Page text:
Aboard Pong Tong

Sunday, August 25, 1929

Packed up my junk this morning and took a rickshaw down to the wharf opposite buoy #7 where lay the Pong Tong. A sampan took me out to the boat.

The Pong Tong is not a bad little boat.  A British cargo boat with accommodations for 28 first class passengers and a few second, 43 I believe. 1724 tons and 253 feet in length. I chose a starboard cabin, a nice little room with two bunks, though I have it all to myself. Come to think about it, this cabin is luxury itself—darned luck to have a cabin instead of a hatch. There are a number of other first class passengers, though no whites. Second class is aft and not so hot. The aft hatch is full of those enrolled in steerage.

At 12:30 I had lunch in the saloon with the officers. The other firsts grace the second sitting. At two the agent, captain, and customs officials came aboard. We sat in Capt. Robt. E. Freckleton’s cabin and gabbed a half hour over some drinks. At 2:30 we weighed anchor, steamed up the river opposite Saigon where we could turn around, and at three started our 45-mile downward journey to Cape St. Jacques on the sea.

The Saigon, or Don-nai River, as the natives call it, works itself into abject contortions in its effort to reach the sea. Snaking its way through flat low-lying fields, this broad river flows swiftly toward the hills that mark Cape St. Jacques.

I spent the afternoon reading in a wicker chair on the bridge and talking to a Chinaman from Hongkong. We sailed down with a Chinese cargo ship, but have now left it behind. It grew dark at dinner. Afterward I went up on the bridge and had a long talk with the Capt. (who doesn’t think much of Wilson) till we dropped the pilot at the Cape and entered the open sea. St. Jacques is a sea-side resort, and its long line of lights beneath the hill on which winked the lighthouse was a memorable farewell to the indolent tropics shimmering under the hard sunshine; the tangled jungles, moist, cool, its twilight pierced by misty shafts of light; the broad, low expanses of flooded green paddy fields. The pilot climbed down the rope ladder into his motor launch, and a moment later the last connections with Indo-China went careening and tossing shoreward. Lightning in a clouded sky has added to the charm of the down-river voyage. The mate says this is the cyclone season, so here’s hoping—wishing the ship no bad luck but I’ve never been in a cyclone.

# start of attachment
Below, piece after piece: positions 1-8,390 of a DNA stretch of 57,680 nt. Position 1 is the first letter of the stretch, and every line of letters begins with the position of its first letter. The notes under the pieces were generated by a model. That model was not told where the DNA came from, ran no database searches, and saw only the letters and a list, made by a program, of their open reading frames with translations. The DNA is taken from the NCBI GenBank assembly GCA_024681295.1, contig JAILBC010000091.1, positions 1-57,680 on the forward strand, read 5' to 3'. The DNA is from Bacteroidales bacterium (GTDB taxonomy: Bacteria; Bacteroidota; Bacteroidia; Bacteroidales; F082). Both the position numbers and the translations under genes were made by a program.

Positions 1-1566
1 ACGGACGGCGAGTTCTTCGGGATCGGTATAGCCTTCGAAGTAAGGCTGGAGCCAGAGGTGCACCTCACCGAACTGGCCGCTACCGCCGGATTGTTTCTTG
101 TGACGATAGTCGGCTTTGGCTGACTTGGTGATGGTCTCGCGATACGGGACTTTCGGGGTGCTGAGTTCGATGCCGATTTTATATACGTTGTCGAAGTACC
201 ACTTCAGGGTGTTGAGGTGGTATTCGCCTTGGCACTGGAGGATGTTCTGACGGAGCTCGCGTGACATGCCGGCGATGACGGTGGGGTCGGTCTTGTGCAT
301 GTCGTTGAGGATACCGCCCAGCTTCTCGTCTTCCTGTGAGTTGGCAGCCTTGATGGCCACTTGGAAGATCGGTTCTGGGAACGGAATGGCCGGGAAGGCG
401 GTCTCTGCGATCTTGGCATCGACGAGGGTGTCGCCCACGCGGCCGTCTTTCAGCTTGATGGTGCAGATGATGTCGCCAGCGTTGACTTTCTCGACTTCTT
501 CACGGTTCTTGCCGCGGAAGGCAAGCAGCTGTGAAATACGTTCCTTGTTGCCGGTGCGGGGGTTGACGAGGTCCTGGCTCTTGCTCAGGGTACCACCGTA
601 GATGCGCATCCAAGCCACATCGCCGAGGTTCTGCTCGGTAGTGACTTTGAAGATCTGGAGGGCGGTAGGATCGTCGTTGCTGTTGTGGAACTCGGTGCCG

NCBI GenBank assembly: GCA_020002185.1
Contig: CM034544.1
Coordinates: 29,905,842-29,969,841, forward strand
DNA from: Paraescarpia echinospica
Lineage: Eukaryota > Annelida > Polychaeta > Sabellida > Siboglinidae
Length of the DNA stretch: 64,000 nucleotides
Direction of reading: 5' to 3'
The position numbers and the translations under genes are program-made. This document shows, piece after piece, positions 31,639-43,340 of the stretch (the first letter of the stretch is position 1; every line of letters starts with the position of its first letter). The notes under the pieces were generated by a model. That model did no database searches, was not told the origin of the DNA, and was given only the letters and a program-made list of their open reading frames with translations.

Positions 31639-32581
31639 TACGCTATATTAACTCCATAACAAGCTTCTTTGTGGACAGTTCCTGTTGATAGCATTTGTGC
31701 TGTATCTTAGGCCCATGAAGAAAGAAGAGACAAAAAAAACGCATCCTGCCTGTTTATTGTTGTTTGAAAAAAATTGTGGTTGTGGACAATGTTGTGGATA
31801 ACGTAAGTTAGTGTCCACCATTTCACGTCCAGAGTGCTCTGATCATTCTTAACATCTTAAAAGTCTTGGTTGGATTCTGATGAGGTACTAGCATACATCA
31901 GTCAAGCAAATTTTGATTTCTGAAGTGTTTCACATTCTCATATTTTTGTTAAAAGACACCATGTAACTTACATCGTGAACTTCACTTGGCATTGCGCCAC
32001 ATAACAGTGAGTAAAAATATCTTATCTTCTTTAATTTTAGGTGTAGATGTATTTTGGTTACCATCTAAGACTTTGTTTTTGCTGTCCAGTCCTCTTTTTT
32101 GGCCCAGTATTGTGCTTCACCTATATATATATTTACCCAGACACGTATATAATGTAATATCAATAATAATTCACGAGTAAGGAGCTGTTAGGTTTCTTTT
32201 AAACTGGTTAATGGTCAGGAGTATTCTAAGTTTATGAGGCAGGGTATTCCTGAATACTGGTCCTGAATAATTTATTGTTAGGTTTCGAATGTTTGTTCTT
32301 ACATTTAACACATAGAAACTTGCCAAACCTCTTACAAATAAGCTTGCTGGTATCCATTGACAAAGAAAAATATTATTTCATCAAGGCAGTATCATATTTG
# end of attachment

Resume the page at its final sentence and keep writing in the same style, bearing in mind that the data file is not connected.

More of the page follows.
The officers are a jolly good lot. They all thrive on a good sense of humor from the Capt. down. While on the bridge tonight the Capt. told me all about himself—how he ran away from home at 16, stowed away, and was gone 16 months. He was apprenticed to follow in his father’s footsteps and be a tanner but his chums kidded him so about giving up the sea life, he finally went back to sea. At 19 years of age he applied for his 2nd mate’s papers. Has a family in Australia—wife and two boys and hasn’t been home for five years. Judging from what he said, I would say he was perhaps 53—short, stout, ruddy complexion, good natured and humorous.

Well, it’s about 2 bells and a half dozen miles off Cape St. Jacques. Due to arrive in Hongkong Thursday morning.

My Chinese friend imparted this information: Saigon’s chief business is exporting rice. Saigon and Bangkok lead in this field. China hardly grows enough to meet its own demand and exports little if any. However, China exports tea—which reminds me, since this is an English ship, I am served afternoon tea.

Comments are closed.